- The Monstrosity of Christ: Paradox or Dialectic?
Two hard-hitting cultural critics rumble in the jungle of postsecular philosophy of religion. The two agree that Western Christianity reveals the Truth for our twenty-first century condition; their contest is over the prized meaning of this legacy. In the red corner stands Slavoj Žižek, champion of lost causes such as psychoanalytic liberation, militant Marxism, and other cold and cruel passions. In the blue corner, John Milbank, captain of the Radical Orthodox team and Anglo-Catholic rival of “secular reason” and its inevitable reductionisms and relativisms. Žižek launches by arguing that the legacy of Western Christianity is best understood through Hegel’s Protestant speculative idealism. The idea is that absolute transcendence, the notion of God-in-itself (Father), is entirely negated by the dialectical event of Incarnation (Son) whose truth is manifest in the crucifixion. This complete death of the Father in the crucifixion of the Son is redemptive insofar as it apocalyptically reveals the concrete universality of humanity (Holy Spirit). Christ’s cry, “My God, my God, why have you forsaken me?” embodies the truth of Christianity and discloses behind the illusions of transcendence and otherworldly redemption the fact of concrete human solidarity and the demands (often violent and essentially revolutionary) of political love (agape). Žižek thus argues that the truth of Christianity is materialist atheism and militant Marxism.
Milbank spends several rounds dodging Žižek before nailing his main counterpunch. Charging Žižek with an unduly Protestant reading of Christian modernity, he argues that the reductive Hegelian dialectic fails to account for the excess of the relationality within God (the immanent Trinity) over the relation between God and creation (the economic Trinity). And yet the former, excessive (and proudly medieval) features of Christian theology remain, according to Mil-bank, “fleetingly glimpsed” in the nondialectical experiences of poetry and paradox and in the “playful pastoral tension that once reigned everywhere . . . in the prelapsarian golden age . . . in which human beings took full part.” In Milbank’s view, such experiences pass through dialectic but never resolve themselves there [End Page 136] because they are accessed only analogically, be it in the mysteries of sacraments or in those of ordinary life. Milbank’s counterpunches are historically sounder but conceptually softer. They strike but slide off. Exegetical precision is not enough to force one into a conceptual corner.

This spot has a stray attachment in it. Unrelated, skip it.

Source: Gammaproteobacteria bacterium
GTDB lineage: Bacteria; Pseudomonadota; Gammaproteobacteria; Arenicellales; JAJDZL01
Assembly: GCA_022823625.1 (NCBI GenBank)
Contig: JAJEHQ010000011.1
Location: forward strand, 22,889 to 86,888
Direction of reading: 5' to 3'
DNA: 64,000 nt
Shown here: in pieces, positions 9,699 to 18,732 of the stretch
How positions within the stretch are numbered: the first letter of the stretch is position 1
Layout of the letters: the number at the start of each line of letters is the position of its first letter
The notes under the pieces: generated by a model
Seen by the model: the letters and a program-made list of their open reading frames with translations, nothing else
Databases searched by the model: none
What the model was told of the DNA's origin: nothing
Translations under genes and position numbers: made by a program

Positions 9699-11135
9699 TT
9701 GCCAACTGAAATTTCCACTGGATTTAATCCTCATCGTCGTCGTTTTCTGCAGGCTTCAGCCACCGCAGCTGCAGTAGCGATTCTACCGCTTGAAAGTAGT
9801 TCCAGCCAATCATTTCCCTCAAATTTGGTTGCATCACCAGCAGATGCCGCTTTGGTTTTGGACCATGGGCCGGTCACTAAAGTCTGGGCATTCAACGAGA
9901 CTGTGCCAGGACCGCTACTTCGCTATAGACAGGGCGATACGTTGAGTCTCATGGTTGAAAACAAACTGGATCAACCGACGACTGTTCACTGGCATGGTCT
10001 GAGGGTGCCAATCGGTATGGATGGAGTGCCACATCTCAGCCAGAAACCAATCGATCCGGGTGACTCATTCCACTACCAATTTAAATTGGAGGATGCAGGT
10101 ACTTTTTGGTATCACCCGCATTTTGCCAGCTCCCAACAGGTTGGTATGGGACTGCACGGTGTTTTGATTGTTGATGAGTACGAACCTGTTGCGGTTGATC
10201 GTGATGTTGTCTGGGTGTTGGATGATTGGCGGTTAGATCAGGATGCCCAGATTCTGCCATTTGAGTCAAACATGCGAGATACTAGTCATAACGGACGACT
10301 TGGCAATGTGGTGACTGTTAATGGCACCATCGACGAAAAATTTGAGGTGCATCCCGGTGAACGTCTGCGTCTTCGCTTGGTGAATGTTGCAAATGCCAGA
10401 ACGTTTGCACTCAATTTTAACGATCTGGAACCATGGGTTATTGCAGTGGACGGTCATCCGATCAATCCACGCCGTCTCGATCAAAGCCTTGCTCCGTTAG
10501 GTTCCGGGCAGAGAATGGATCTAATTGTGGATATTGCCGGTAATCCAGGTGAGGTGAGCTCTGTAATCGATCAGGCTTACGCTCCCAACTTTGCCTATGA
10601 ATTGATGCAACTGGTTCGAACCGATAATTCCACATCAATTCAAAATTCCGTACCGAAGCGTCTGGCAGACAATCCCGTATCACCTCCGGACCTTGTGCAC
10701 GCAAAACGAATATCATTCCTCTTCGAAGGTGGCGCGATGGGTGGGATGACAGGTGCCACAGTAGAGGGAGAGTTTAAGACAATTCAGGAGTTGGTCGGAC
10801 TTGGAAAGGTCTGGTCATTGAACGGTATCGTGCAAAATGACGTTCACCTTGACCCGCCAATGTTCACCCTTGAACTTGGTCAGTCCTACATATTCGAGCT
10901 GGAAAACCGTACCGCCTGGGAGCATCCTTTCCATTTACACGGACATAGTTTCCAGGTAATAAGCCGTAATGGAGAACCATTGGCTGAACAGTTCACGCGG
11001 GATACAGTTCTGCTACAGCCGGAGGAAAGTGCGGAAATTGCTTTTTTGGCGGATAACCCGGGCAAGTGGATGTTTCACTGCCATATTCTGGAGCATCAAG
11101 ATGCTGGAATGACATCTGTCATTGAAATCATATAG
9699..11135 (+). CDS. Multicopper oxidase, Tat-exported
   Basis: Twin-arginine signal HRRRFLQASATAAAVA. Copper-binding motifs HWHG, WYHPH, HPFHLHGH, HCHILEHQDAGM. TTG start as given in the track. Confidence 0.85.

The best part of this book is the third round. Dancing like a butterfly and stinging like a bee, here Žižek’s concepts are sharpest, his examples illuminating, and his explanation of the ethical implications of his view most welcome. The revival of metaphysical theology in today’s postsecular climate is a fraught endeavor that cannot be left to defenders of orthodox traditionalism. The likes of Žižek battling in the name of Christian Truth for a materialist atheism and accusing the Anglo-Catholic theologian of heterodoxy and paganism is not just a quirky reflex of the times but an important part of the cultural critic’s role. It is impossible to knock down God or the Church. But on points this one goes to Žižek. [End Page 137]
Michael Fagenblat, senior lecturer in Jewish civilization at Monash University, is the author of A Covenant of Creatures: Levinas’s Philosophy of Judaism and a coeditor of New under the Sun: Jewish Australians on Religion, Politics, and Culture.